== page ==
Modern Stoicism Officially Incorporates

We have some major news to share, so we’re taking a brief pause in our ongoing series of Saturday posts on Stoicism at Work (the theme of this year’s Stoicon).  Earlier this week, Modern Stoicism officially became incorporated as a company.  More specifically, Modern Stoicism is a private, limited by guarantee – and most importantly, not-for-profit – company.

This has been in the works for some time.  The Modern Stoicism steering committee discussed the matter in detail in a meeting preceding Stoicon 2016, and continued conversations about incorporation through 2017.  Christopher Gill (pictured there above, along with John Sellars, at a 2014 Stoic Week event) took prime responsibility for seeing the many different steps through – a significant amount of work, for which we are all very grateful – in consultation with the entire steering committee.

The last several years have seen a number of changes for the Modern Stoicism organization, not least of which was the shift from being a more loosely structured working group to an actual organization, and now the official incorporation as a company.  The consolidation of the various websites and functions into the Modern Stoicism website was another major step. Behind the scenes, there have been many conversations and a lot of work by all of the members of the Modern Stoicism team, to bring things to this point.

It may come as a surprise to some of readers to learn that all of the work carried out so far by the members of Modern Stoicism has been on a volunteer basis.  Every member of the team puts in many hours for free to further and fulfill the mission of the organization.  This doesn’t mean, of course, that money doesn’t get spent on a number of legitimate expenses, (for example, booking event spaces, travel and lodging for Stoicon speakers, hosting the website online classroom spaces, an editorial assistant’s wages for the Stoicism Today volumes). But all of the time that the Modern Stoicism team devote to the work of the organization is uncompensated.

Why incorporate?  That is a good question, and it was one whose pros and cons we examined and discussed at length, before arriving at that decision (in Stoic terms, collaboratively exercising the virtue of prudence!).  The simplest answer is that doing so allows the Modern Stoicism organization to much more effectively engage in and even expand its distinctive and valuable work.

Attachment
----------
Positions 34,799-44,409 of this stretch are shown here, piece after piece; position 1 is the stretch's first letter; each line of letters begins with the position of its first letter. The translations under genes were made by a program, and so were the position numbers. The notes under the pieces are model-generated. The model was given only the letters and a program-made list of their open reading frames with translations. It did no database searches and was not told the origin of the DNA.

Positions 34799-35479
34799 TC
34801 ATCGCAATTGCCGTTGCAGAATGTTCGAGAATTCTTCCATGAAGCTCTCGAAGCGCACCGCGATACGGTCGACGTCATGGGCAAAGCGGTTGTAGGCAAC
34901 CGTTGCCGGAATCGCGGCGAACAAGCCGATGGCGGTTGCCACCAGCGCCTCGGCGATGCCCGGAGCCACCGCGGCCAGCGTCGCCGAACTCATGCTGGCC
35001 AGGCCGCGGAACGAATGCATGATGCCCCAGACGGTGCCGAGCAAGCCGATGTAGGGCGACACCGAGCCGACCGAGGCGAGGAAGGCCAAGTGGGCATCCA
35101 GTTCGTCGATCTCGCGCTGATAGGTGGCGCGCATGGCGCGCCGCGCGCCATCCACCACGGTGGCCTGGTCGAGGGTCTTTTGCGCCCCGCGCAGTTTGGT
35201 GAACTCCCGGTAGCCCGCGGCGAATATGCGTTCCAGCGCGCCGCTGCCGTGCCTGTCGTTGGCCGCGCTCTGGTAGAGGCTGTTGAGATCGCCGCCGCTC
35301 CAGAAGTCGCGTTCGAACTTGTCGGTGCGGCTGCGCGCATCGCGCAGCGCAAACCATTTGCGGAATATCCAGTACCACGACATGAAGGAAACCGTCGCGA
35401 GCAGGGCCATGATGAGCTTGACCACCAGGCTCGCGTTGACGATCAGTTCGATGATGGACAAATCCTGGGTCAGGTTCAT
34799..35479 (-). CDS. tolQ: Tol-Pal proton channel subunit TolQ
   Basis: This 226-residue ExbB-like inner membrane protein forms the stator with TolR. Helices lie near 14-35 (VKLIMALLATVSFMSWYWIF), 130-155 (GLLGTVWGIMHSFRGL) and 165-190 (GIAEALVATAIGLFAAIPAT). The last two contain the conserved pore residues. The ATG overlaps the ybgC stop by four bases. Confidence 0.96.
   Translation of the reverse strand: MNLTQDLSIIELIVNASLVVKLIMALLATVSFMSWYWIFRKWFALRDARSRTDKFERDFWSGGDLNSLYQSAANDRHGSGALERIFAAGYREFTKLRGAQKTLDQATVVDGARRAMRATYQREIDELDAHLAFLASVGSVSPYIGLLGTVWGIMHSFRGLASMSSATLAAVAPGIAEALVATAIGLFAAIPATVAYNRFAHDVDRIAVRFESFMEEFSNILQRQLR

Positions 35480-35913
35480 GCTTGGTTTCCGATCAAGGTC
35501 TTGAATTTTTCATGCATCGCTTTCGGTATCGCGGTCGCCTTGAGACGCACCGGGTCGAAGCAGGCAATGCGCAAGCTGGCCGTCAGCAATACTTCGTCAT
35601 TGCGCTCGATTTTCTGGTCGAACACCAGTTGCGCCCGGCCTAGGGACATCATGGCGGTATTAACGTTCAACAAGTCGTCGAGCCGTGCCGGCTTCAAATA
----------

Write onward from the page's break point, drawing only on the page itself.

This includes developing resources and running a class each year during Stoic Week – but also engaging in a lot of outreach about Stoic Week, encouraging organizations to participate, publicizing events, and so forth. Putting together all the elements required for the annual Stoicon conference – securing a venue, lining up a set of excellent speakers, coordinating a myriad of details – that is another major endeavor (which this year also involved setting up a Stoicon-X the following day in Toronto).

Hosting, building, and updating the Modern Stoicism website itself. Producing, redeveloping, and leading the 4-week Stoicism Mindfulness and Resilience Training course each summer. Assembling and analyzing the data we gather into reports about correlations between Stoic practice, well-being, emotional states, and outcomes.  Soliciting pieces, working with authors, and producing weekly content for the Stoicism Today blog.  Editing the best pieces – often requiring substantial rewrites by the authors – for the Stoicism Today volumes.  Networking and collaborating with partner organizations also focused on promoting Stoicism worldwide.  These are just some of the many things we do.  And for a good many of them, that work is made a good bit easier by having an actual company structure.